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Welcome to This First Issue of the European Burn Journal
Article

Operating Room Fomites as Potential Sources for Microbial Transmission in Burns Theatres

1
Department of Plastic Surgery and Burns, Chelsea and Westminster Hospital NHS Foundation Trust, London SW10 9NH, UK
2
Department of Plastic Surgery, University Hospitals Plymouth NHS Trust, Plymouth PL6 8DH, UK
3
Department of Surgery and Cancer, Imperial College London, London SW7 2AZ, UK
4
Department of Global Health and Infection, Brighton and Sussex Medical School, University of Sussex, Brighton BN1 9PX, UK
5
North West London Pathology, London W6 8RF, UK
6
NIHR Health Protection Research Unit in Healthcare Associated Infections and Antimicrobial Resistance, Imperial College London, Hammersmith Campus, London W12 0NN, UK
*
Author to whom correspondence should be addressed.
Received: 13 November 2020 / Revised: 6 December 2020 / Accepted: 22 December 2020 / Published: 6 January 2021

Abstract

Background: Burn patients are susceptible to healthcare-associated infections. Contaminated surfaces play a role in microbial transmission. This study aimed to quantify the degree of contamination of burns theatre fomites during routine clinical use. Methods: The Patslide Patient Transfer Board (PAT slide) and operating table were investigated using two methods—bacterial swabs to culture viable organisms and adenosine triphosphate (ATP) swabs to measure biological material. Both items were sampled four times a day: before the first case, immediately after a case, immediately before the next case after cleaning and after the terminal clean. Results: Among 82 bacterial samples, four organisms were isolated, including Staphylococcus aureus, Enterobacter cloacae (E. cloacae) x2 and Pseudomonas aeruginosa (P. aeruginosa), all from the PAT slide. The E. cloacae persisted after cleaning. In 9/82 swabs, the ATP count was >10 relative light units (RLU). In all cases where an organism was identified, the ATP count was >10 RLU. Hence the sensitivity and specificity of ATP > 10 RLU in detecting an organism were 100% and 94% respectively. Conclusions: Within burns theatres, there are instances of bacterial contamination on surfaces that persist despite cleaning. ATP luminometers as a point-of-care device may have a role in determining the cleanliness of surfaces, potentially minimizing onwards-bacterial transmission.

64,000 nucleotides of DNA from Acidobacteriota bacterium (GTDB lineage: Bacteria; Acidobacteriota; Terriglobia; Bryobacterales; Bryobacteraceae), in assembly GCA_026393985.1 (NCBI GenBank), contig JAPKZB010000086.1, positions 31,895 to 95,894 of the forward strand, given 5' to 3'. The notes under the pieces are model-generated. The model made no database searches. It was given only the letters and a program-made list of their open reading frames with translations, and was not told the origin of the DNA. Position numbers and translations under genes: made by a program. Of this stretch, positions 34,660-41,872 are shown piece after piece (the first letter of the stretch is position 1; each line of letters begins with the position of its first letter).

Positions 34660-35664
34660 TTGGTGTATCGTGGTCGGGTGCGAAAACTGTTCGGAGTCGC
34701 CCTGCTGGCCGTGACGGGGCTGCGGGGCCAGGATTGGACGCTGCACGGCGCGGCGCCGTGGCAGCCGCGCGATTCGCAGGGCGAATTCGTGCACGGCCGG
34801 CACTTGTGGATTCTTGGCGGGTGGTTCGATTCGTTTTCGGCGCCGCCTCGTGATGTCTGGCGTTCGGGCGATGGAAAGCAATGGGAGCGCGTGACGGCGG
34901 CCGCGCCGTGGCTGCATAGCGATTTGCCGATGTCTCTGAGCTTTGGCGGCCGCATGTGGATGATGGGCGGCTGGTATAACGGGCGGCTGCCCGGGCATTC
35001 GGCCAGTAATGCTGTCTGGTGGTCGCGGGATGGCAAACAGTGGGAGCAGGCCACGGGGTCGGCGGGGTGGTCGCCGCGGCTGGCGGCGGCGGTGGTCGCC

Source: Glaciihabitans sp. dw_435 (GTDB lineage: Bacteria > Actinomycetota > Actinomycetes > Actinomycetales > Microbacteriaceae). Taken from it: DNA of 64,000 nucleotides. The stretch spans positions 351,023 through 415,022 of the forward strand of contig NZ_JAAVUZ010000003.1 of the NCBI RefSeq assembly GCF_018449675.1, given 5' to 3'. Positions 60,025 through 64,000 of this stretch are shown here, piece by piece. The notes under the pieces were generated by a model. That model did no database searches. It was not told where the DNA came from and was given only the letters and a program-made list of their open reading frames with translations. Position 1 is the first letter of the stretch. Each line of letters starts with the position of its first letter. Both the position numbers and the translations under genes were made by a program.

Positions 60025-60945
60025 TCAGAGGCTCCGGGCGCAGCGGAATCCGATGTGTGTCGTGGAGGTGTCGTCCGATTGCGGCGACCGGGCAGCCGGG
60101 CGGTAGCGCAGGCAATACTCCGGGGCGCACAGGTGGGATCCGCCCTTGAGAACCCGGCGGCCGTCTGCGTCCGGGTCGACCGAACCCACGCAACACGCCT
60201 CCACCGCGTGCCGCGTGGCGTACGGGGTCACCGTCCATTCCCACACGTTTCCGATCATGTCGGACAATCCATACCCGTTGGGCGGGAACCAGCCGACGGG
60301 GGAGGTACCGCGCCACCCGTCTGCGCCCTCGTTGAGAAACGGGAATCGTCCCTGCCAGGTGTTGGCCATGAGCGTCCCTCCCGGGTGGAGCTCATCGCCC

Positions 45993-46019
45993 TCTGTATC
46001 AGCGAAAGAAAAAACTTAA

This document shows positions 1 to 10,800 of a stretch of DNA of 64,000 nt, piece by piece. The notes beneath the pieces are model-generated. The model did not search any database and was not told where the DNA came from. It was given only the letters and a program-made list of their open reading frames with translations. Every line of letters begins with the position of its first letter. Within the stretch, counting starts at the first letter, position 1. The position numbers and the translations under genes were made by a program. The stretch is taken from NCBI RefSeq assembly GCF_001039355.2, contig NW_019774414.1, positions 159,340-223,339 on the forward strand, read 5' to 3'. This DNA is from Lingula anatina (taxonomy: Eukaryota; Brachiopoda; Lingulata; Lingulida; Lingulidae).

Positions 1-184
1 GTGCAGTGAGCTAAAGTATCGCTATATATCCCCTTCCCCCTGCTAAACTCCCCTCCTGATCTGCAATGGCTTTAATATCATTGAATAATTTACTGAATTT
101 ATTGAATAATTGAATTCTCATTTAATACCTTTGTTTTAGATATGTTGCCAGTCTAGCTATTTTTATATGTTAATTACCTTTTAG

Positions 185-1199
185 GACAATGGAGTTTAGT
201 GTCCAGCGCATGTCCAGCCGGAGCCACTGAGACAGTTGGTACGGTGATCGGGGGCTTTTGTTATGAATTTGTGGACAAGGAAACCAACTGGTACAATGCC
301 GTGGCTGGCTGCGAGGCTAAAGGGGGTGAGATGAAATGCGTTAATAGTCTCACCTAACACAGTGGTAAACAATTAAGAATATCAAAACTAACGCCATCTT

Keywords: burns surgery; infection control; environmental contamination; healthcare-associated infections burns surgery; infection control; environmental contamination; healthcare-associated infections

1. Introduction

Burn patients are particularly susceptible to healthcare-associated infections. This is primarily due to a loss of skin integrity which acts as a barrier against micro-organisms [1]. Moreover, burns are associated with a dysregulation of the innate and adaptive immune responses, further predisposing these patients to infection [2]. There is an increased incidence of multi-drug resistant (MDR) organisms with longer hospital stays [3], which may include meticillin-resistant Staphylococcus aureus (MRSA) and multidrug resistant strains of P. aeruginosa and Acinetobacter baumannii [1,3]. Moreover, as a result of the impaired immune responses in burn patients, viruses, for example herpes simplex and cytomegalovirus, may also invade burn wounds, contributing to infection [4]. Infections in burn patients are a significant cause of morbidity and mortality [3]. Factors that increase the risk of this include delayed burn care, prolonged open wounds, a higher total body surface area (TBSA) (>30%) and significant full thickness burns [5].